(I wanted to study a book of the Bible with a sweet friend next month, and she asked me which book we should do. After praying about it, I decided a great book for us would be one you've probably never seen a women's Bible study for: Leviticus. Leviticus is the book of the Bible that makes many resolved Bible-starters never become Bible-finishers. It's hard to read because it can feel boring, and it's hard to read because some of it feels wrong. But, the more I know Jesus and the more I study scripture, the more I learn to love this book. And reading Hebrews alongside it adds a lot of depth and richness (plus a break.)
The math actually works perfectly for a 31-day plan (with 1 day a week off for rest/catch up): alternate between two chapters of Leviticus one day and one chapter of Hebrews the next. We plan on meeting up twice throughout the month to discuss what we've learned and what's been challenging us.
Would you like to join? October works out perfectly for this plan because the 1st is actually on a Monday! Here's the PDF (or click on the image) of the Bible reading plan along with the following tips:
Feel Invited by the Spirit
Here is all I ask: do the reading, and write down one thing you learned, like, or had a question about. If you can write down more, that’s awesome. But I ask that you write down one.
If you’re having trouble getting something out of it, your first response might be to grab a study guide or commentary. While there’s a place for consulting the insight of scholars and theologians who have spent a lot of time getting into the nitty-gritty of these passages, that is not our intention for this study. Grab your reference Bible (or a Bible app with references included, such as the ESV app) instead. If you’re not sure what something means, look for the passages connected to it. We are trying to understand scripture for ourselves, for the most part relying on nothing other than scripture and the Holy Spirit to understand.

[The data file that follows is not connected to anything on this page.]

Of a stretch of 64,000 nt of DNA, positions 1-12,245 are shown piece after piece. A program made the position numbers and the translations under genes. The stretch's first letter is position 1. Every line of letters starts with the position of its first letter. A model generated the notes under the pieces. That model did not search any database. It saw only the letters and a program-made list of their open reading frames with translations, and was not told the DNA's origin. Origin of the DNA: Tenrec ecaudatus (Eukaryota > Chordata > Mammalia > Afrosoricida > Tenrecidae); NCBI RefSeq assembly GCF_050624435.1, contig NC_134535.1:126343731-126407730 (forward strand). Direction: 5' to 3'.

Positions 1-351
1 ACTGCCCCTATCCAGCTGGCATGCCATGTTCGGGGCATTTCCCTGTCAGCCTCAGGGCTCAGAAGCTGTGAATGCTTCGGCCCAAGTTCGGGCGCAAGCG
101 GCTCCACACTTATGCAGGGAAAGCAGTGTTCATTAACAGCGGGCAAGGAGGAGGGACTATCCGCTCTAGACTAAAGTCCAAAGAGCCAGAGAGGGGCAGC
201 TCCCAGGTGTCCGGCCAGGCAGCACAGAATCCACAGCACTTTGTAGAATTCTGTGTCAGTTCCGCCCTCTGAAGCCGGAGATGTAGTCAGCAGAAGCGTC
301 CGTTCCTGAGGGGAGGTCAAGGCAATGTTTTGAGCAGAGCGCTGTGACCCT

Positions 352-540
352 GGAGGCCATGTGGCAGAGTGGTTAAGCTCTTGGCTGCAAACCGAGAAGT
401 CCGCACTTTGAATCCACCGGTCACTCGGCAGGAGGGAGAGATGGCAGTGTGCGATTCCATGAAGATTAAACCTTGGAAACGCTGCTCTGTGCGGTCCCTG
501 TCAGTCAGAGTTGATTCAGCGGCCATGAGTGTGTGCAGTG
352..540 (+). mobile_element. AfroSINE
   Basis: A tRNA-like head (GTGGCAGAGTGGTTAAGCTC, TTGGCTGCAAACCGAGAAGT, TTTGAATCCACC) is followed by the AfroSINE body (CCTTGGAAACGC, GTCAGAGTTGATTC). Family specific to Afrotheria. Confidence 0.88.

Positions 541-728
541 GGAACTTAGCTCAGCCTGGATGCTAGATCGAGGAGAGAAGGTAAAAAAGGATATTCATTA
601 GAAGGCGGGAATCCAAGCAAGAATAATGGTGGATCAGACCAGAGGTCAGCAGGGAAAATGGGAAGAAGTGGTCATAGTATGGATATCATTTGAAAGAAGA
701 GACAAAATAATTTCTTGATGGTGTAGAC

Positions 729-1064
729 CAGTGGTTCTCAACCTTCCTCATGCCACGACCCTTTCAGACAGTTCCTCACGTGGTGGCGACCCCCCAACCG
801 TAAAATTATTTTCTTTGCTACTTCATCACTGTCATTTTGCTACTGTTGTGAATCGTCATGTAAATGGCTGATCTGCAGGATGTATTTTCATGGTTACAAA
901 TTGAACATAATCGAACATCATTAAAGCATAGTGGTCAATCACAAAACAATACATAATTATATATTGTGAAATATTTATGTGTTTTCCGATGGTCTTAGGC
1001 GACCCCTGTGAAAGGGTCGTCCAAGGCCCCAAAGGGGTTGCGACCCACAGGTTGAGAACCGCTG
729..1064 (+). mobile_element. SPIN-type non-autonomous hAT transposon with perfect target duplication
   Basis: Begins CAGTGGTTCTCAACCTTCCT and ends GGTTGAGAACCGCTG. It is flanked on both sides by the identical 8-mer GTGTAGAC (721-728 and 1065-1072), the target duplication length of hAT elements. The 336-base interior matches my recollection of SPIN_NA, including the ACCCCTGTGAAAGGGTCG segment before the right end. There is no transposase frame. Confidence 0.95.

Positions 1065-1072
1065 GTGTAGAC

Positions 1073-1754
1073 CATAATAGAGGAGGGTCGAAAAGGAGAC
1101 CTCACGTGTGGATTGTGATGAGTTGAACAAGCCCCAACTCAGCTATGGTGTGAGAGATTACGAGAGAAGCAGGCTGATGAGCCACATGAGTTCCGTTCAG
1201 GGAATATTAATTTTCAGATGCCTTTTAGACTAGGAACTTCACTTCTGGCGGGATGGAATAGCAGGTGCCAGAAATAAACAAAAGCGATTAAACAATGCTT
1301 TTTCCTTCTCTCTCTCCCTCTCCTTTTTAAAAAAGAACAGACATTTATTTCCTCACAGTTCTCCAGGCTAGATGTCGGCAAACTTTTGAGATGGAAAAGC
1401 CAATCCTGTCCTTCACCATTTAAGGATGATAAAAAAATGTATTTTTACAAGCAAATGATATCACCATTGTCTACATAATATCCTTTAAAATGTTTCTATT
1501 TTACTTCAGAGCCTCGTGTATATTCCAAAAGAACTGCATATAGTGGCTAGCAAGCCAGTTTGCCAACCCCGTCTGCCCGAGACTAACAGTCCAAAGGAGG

So feel the invitation of it. Ask the Spirit who breathed out these scriptures. Ask the Word who became flesh. Ask for understanding, and the Lord will give it.
Psalm 119:18 - Open my eyes, that I may behold wondrous things out of your law.
Proverbs 8:17 - I love those who love me, and those who seek me diligently find me.
Things to Remember
-Leviticus applies to you for many reasons. You are not, however, bound to these laws. You couldn’t keep them all if you tried, but God knew that. Jesus kept them all for you. So as you read, don’t feel like you need to pick and choose what laws you might need to obey. Just sear this word in your mind: “Fulfilled.”
Matthew 5:17 - Do not think that I have come to abolish the Law or the Prophets; I have not come to abolish them but to fulfill them.
-Though we do not need to keep all these laws, they show us a lot about God, and can help us know His heart and His will.
For example, Leviticus 20:9 says that anyone who curses his father or his mother shall surely be put to death. Thankfully, we do not have to obey this part of the law anymore. However, we can learn that God really wants children to respect their parents.